This month marks year nine of Páraic Duffy’s term as GAA director general.
On this week, the most important of his tenure, he could be forgiven for feeling that he’s been here before.
The burnout and club fixtures paper he presented to Congress in Tullow this Saturday is not all that far removed from what he put in front of delegates at Special Congress in January 2008.
Then the GAA player welfare manager, he warned of “the emergence of a training-based, rather than a playing-based culture within games, the effect of which has been to discourage players from getting involved in the GAA”.
Duffy also mentioned the discord at club level: “Many club players and officials are of the view that the balance between club and inter-county fixtures has, in fact, become a serious imbalance that favours inter-county competition to the detriment of the club game.”
Eight years on and the same malaise continues to corrode the GAA. That ain’t on for Duffy. He led the horse to water. If he’s been guilty of anything, it’s been a lack of executive power but then that’s down to the brief he was given. For too long he has had to rely on the goodwill of county boards to rein in their managers and insist that they release unused county players for club games and abide by the training restrictions in November and December.
The self-interests of such parties are rightly challenged by the proposals in Duffy’s latest discussion paper as he sets out new competition, schedule and squad parameters.
In 2008, he proposed the minor and U21 inter-county championships be replaced by an U19 grade for two years. It was defeated but the prospects of his plans to reduce the minor grade at inter-county level from U18 to U17 are good. They make a whole lot of sense too, particularly given the pressures adolescents face juggling their football and hurling commitments with final secondary school examinations.
Replacing the U21 All-Ireland football championship with an U20 development championship that would run concurrently with the senior competition has a fair chance of passing although it’s scary to think Duffy initially wanted a platform between minor and senior scrapped entirely.
Eight years ago, Duffy succeeded in having a motion passed that attached the facility of extra-time to all championship matches up to provincial and All-Ireland semi-finals. That was later changed by Congress in 2011 as provincial councils felt the impact in their pockets but was amended again and now the motion pertains to the facility of two extra 10-minutes periods to all SFC and SHC games bar provincial and All-Ireland finals.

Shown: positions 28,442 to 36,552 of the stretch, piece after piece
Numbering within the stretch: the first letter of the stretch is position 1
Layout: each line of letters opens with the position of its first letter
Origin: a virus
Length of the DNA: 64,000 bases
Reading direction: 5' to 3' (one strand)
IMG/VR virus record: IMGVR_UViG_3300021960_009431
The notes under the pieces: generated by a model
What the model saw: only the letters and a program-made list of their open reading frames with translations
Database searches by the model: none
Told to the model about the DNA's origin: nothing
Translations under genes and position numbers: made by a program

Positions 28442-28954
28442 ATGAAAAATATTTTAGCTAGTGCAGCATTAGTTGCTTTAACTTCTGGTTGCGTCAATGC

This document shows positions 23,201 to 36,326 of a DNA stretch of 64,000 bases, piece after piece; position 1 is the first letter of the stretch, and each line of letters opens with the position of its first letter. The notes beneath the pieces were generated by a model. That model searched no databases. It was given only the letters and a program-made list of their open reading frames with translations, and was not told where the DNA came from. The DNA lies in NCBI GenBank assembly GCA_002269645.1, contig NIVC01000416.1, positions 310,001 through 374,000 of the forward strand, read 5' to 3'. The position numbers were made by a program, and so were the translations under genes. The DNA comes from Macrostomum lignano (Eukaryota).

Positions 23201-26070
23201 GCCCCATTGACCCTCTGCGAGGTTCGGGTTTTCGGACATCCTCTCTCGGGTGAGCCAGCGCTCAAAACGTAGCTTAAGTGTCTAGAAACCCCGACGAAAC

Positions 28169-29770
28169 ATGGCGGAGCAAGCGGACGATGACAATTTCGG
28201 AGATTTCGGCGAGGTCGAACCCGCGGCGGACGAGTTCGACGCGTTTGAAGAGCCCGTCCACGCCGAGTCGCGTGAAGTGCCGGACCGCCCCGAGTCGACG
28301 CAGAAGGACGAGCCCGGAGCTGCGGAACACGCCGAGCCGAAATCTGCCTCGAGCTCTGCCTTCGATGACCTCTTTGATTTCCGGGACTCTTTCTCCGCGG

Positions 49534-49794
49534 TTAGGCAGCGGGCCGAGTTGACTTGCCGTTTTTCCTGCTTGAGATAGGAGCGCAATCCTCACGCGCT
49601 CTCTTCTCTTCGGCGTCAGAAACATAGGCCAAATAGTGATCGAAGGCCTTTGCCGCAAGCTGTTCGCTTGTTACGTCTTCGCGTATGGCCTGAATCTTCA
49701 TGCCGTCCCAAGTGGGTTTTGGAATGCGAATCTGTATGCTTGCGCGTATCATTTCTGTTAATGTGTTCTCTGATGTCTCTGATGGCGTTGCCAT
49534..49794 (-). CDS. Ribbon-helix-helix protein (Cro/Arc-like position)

Clubs will be given more certainty about the inter-county championship calendar. It’s a move provincial councils are wary of but outside of Munster and Ulster the days of money-spinning replays (apart from finals) have become a thing of the past.
Duffy also hopes clubs can benefit from more access to their best players. In 2008, his call for the limitation of match panels to 30 for championship and 24 for the league was backed. Now he wants any player not chosen in 26-man league and championship match-day panels to be made available to their clubs.
In 2008, Duffy convinced delegates to back the idea of All-Ireland quarter-finals being completed by the August Bank Holiday, which again has been changed slightly in the football championship to incorporate a more streamlined qualifier system. He has now brought that scheduling plan on further by calling for each of the All-Ireland finals to be brought forward by two weeks. It’s a vital component of the proposed calendar year, which he hopes to see through at Central Council in the coming months.
The parallels between 2008 and now continue in the measures Duffy will bring to Central Council. In ’08, his recommendation that the National League be completed over eight weekends was endorsed. That was again altered with the introduction of Division 1 semi-finals in football but he is now recommending they be scrapped and proposes to increase the number of two-code league weekends.
The implementation of the calendar year would cap his efforts in the areas of player and club welfare.,but this week will go a long way to cementing his legacy as Ard Stiúrthóir. He won’t look at it that way but making the GAA a fairer organisation would be a fitting if not the most fitting homage to his term of office thus far.
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